CMS reports slow growth in health spending
WASHINGTON - Health spending in the United States reached its lowest point in years in 2007, but continues to outpace overall economic growth, CMS reported last week.
Health spending grew 6.1% in 2007 to $2.2 trillion or $7,421 per person. Economic growth: 4.8%.
CMS attributes its slowest rate of growth since 1998 to slow growth in spending on retail prescription drugs and administrative costs.
Retail prescription drug spending grew 4.9% in 2007 compared to 8.6% in 2006. Health spending by public programs, including Medicare and Medicaid, grew 6.4% in 2007 compared to 8.2% in 2006.
While CMS highlighted slow growth in retail prescription drug spending, The VGM Group, in an update to members, pointed to a much lower 0.9% growth rate for durable medical equipment spending.
"This is the second consecutive year that DME has been the healthcare category with the lowest growth rate," VGM stated.
CMS also reported that the health spending share of the nation's Gross Domestic Product (GDP) reached 16.2% in 2007, a 0.2% increase from 2006.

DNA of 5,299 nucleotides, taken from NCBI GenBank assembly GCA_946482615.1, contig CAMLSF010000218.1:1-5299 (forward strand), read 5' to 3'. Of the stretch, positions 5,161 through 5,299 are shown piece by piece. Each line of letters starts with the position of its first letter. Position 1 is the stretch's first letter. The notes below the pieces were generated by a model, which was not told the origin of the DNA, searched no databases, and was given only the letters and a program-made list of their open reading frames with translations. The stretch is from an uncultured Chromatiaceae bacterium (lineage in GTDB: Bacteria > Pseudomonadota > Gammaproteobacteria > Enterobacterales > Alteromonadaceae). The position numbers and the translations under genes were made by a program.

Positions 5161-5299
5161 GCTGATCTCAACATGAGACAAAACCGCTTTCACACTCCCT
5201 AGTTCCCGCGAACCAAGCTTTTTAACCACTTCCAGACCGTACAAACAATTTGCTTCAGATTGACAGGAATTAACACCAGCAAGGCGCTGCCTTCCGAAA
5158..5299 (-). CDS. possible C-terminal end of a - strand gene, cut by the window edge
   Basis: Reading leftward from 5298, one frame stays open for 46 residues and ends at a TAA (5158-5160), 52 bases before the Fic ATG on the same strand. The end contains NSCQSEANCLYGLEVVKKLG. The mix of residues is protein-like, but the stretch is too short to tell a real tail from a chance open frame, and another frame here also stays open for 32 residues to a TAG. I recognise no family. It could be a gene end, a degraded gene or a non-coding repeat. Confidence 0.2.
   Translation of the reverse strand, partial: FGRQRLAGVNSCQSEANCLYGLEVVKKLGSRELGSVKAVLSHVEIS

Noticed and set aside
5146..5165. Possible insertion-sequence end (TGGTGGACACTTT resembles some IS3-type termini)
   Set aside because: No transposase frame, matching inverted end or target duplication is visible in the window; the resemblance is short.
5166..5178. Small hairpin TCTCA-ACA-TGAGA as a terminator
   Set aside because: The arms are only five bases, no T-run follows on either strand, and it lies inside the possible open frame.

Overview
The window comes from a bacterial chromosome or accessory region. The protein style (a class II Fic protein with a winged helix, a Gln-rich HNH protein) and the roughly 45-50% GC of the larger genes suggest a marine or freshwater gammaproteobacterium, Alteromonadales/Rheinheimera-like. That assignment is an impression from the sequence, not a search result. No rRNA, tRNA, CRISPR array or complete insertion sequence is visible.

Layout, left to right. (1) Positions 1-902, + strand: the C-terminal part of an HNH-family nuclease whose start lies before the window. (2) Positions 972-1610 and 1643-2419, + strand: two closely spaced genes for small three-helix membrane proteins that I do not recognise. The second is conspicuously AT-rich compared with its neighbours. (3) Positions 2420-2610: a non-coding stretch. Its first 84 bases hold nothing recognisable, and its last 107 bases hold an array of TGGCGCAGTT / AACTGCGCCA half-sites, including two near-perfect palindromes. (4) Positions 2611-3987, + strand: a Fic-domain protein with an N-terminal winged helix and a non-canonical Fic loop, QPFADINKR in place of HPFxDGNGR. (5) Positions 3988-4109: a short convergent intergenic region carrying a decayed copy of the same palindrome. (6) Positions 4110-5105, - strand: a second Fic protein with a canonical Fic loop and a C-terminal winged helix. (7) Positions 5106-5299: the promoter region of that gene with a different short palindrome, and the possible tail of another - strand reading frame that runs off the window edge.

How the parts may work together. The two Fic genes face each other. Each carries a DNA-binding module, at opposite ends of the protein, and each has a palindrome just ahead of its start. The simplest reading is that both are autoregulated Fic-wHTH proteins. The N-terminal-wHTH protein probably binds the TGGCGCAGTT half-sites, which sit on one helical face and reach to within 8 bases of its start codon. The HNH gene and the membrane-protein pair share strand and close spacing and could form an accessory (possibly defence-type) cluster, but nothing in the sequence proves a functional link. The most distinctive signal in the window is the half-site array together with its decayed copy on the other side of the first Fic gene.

Additionally, CMS reported that Medicaid spending growth for hospital care, home health care, dental care, and physician and clinical services grew in 2007 as "states increased provider payments and continued to provide in greater numbers home and community-based services as less-costly alternatives to institutional care."
The report is a reminder that the cost of health care continues to be a major concern for the public and the government, stated CMS Acting Administrator Kerry Weems in a release.
"We must redouble our ongoing efforts to reform the delivery of healthcare services in this country to bring about the goal of affordable, high quality health for all Americans," he stated.